79 - Freie Mitteilung
3. Juni 2022, 08:30 - 10:00, Panorama 7
Long-term outcome of patients treated by TEVAR for type B aortic dissection or intramural hematoma depending on a healthy vs non-healthy proximal landing zone
B. Reutersberg, L. Meuli, A. Menges, K. Stoklasa, A. Zimmermann, P. Düppers, Presenter: B. Reutersberg (Zurich)
Thoracic endovascular aortic repair (TEVAR) is the first-line therapy for complicated type B aortic dissection (TBAD) or intramural hematoma (IMH). However, depending on the location of the primary entry tear, there is paucity of data as to whether the proximal landing zone (PLZ) of the stent prosthesis must be in a non-dissected healthy part (healthy landing zone = HLZ) or in the dissected aorta (non-healthy landing zone= non-HLZ).
Retrospective analysis of patients who underwent TEVAR for acute (<14 days) or subacute (<3 months) TBAD or IMH from 2003-2020 at a single center. A HLZ was defined as a non-dissected aortic segment (length ≥2 cm). Primary endpoints were freedom from aortic reintervention and -growth (≥5mm). Secondary endpoints involved stroke, retrograde type A aortic dissection, proximal stent graft induced new entry (pSINE), debranching failure, 30-day and overall mortality.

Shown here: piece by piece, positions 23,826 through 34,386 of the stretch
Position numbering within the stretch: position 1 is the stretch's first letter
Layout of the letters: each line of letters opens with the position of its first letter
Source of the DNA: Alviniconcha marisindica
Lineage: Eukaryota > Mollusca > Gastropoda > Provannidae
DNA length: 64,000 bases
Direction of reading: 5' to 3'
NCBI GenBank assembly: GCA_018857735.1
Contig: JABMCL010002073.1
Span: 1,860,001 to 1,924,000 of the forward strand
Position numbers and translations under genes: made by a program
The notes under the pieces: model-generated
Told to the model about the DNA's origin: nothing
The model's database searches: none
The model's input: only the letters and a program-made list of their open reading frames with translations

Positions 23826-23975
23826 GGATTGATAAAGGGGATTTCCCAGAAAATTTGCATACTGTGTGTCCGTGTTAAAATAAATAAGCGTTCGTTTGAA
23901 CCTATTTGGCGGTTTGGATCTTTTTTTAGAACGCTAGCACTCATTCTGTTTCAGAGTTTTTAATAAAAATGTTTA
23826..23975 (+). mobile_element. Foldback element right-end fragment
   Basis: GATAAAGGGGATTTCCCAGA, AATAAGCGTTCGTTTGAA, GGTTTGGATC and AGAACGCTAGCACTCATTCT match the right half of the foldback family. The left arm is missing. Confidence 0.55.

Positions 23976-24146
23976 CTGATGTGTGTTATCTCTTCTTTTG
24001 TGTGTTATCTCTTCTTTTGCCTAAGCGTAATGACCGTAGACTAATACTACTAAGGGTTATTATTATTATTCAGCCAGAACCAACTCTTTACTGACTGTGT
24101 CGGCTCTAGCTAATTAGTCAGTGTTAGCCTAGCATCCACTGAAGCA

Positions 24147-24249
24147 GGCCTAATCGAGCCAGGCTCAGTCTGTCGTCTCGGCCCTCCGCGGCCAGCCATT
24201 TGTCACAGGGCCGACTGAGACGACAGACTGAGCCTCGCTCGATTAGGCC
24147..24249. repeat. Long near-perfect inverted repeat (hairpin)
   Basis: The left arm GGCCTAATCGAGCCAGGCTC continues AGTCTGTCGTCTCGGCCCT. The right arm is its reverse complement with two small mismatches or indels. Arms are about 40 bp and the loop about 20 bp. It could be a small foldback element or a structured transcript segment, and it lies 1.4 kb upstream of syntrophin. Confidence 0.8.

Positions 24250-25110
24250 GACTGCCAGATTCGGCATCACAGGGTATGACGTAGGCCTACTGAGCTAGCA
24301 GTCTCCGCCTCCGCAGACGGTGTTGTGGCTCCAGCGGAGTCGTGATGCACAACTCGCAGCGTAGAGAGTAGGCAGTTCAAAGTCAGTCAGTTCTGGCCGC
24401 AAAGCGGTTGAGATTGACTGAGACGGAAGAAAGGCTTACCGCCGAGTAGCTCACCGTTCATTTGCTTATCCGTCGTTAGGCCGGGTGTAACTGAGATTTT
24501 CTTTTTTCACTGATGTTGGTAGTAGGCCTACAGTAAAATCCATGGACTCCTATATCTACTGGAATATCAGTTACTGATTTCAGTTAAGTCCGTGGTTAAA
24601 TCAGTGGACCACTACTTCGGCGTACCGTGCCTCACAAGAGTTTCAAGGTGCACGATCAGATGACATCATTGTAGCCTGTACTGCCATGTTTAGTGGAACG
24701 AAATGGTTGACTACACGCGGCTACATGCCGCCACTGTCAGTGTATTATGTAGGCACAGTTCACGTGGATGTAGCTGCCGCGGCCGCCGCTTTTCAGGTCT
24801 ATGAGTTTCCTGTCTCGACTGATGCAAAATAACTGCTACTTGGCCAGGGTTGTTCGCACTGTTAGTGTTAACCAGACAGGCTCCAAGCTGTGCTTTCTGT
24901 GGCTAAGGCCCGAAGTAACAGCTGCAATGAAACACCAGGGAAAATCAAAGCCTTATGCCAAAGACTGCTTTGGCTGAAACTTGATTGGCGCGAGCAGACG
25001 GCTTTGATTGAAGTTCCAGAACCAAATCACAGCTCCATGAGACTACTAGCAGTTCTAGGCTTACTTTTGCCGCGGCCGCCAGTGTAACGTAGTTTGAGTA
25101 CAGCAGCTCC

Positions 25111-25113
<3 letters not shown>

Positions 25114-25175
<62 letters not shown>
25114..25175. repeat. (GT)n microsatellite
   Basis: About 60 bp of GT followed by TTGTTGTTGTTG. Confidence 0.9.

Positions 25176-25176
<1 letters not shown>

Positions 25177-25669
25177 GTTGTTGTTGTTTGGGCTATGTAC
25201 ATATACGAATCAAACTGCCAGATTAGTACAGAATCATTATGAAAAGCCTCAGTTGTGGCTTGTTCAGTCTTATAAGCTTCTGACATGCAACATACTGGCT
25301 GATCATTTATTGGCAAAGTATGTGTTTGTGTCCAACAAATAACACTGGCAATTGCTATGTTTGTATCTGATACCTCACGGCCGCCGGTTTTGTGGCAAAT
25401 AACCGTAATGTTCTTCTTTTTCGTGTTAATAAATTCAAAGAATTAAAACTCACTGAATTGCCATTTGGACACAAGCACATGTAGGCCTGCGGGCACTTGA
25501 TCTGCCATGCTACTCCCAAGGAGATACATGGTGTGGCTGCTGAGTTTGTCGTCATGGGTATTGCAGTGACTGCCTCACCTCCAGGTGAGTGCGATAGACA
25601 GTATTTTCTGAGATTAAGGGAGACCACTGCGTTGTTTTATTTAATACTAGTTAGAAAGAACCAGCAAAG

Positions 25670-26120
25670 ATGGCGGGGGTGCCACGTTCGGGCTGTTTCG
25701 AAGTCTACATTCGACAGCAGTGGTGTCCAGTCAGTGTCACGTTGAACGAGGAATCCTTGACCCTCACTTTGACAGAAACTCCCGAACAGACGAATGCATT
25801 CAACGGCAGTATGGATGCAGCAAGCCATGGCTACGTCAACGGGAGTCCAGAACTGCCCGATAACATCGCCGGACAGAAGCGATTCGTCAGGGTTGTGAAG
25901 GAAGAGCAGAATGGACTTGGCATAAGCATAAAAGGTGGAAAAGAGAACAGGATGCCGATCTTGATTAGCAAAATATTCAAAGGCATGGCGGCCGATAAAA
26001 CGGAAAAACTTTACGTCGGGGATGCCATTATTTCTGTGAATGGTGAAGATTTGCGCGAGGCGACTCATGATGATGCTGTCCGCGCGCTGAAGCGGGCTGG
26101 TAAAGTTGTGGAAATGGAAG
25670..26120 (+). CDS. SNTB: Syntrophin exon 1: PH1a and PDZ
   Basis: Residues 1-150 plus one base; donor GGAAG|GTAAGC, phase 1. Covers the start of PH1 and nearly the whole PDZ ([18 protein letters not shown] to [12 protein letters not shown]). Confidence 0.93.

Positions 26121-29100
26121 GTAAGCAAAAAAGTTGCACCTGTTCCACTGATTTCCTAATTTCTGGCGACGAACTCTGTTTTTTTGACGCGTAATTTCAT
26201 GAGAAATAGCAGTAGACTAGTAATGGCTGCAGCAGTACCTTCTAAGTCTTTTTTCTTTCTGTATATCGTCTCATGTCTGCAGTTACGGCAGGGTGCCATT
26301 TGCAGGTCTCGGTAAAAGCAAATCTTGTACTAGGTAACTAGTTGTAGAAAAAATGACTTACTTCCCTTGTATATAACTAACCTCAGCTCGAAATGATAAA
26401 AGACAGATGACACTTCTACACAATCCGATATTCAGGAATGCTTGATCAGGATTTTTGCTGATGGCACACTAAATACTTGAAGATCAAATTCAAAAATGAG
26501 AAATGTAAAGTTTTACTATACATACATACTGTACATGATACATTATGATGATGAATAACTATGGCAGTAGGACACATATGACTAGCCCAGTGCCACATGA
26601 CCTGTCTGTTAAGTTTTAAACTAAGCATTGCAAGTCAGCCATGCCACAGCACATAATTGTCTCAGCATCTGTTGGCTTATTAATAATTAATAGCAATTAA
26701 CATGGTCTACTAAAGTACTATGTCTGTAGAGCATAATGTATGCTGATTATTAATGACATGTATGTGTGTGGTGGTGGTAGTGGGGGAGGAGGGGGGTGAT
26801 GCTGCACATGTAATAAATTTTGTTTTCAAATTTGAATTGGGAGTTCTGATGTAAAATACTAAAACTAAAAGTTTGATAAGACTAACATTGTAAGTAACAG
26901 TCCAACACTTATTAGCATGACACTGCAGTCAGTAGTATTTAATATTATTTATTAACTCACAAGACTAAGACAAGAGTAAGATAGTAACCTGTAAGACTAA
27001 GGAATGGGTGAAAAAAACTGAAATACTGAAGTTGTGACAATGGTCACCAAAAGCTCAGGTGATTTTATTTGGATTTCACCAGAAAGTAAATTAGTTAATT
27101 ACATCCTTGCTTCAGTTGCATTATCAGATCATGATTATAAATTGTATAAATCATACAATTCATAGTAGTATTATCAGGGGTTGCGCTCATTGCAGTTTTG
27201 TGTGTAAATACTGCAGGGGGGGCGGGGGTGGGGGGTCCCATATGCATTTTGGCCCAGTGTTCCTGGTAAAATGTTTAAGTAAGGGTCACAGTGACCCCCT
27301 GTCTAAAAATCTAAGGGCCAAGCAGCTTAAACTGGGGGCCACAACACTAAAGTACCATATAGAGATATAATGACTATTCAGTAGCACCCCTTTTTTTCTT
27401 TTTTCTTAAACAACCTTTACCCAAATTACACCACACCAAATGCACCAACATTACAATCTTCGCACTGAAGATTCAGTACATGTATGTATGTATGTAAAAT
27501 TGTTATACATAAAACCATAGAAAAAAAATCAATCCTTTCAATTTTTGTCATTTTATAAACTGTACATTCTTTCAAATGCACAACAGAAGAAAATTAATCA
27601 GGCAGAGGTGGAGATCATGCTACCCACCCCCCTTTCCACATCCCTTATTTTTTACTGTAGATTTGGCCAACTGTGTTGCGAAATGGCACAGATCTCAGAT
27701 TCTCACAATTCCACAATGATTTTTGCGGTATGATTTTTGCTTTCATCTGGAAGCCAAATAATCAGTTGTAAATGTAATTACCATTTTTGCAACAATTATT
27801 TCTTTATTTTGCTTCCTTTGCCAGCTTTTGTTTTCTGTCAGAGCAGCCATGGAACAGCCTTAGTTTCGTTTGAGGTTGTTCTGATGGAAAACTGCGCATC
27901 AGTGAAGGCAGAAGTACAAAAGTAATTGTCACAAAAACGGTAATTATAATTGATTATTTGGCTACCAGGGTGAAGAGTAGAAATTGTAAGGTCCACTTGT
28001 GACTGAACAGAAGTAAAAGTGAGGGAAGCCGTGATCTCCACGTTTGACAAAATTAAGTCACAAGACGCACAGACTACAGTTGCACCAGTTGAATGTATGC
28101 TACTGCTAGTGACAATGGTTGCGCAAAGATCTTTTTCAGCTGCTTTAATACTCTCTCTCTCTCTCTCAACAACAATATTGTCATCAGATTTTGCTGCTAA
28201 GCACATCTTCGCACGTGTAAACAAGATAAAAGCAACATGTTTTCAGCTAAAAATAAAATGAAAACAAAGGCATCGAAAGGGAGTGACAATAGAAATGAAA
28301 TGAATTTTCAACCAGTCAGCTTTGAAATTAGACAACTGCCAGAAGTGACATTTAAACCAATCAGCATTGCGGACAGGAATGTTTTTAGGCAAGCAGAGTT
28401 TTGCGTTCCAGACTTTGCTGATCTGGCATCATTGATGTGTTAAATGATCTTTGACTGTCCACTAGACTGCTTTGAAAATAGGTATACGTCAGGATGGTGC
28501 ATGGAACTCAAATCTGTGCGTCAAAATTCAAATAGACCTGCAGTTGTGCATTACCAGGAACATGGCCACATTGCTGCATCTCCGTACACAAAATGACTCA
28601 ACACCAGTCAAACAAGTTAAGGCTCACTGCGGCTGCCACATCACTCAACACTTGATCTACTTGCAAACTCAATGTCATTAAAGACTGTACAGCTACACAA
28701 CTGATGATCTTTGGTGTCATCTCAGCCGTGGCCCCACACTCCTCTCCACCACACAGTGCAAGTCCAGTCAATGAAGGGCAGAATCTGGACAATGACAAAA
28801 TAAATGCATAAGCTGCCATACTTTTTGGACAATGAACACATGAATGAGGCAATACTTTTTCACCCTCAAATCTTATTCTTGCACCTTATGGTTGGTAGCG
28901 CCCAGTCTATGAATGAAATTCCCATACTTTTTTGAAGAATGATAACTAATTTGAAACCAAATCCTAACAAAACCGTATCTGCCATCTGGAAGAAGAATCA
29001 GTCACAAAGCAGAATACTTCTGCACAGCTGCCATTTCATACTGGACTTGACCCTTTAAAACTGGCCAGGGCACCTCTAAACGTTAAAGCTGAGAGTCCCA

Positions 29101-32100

94 patients (age 70 years (interquartile-range (IQR): 59 to 78) were included. 84 (89%) presented with a TBAD and only ten (11%) with an IMH. CTA analysis revealed a HLZ in 62 (66%) patients. Debranching of the left subclavian artery was performed in 21 (22%) patients to extend the PLZ. The median follow-up time was 20 (IQR: 4.6 to 72.9) months. The overall aortic reintervention rate was 22%. Estimated re-intervention rate at 12 months was 13.1% for HLZ vs. 16.1% for non-HLZ and at 5 years 16.8% for HLZ 29.9% vs. for non-HLZ (P=0.187). Aortic growth was observed in 12 patients after 2.2 years (IQR: 0.8 to 5.9), with no significant difference in patients with HLZ vs. non-HLZ (11% vs 16%,P=0.535). No significant differences were observed for the secondary endpoints. 30-day mortality was 10% in both groups, P=1.0. Overall survival was 47% in the HLZ group vs. 41% in the non-HLZ group, P=0.663. A Cox proportional hazard model for reintervention with mortality as a competing risk showed a trend towards better long-term outcome for patients with a HLZ, hazard ratio 0.451 (95%-CI: 0.186-1.09, P=0.078).
In the majority of patients, it was possible to land in a HLZ. Consistently, reintervention rates, aortic growth, and mortality were higher in patients with non-HLZ compared with HLZ over the mid- and long-term. However, these differences were not statistically significant. Therefore, larger studies are urgently needed.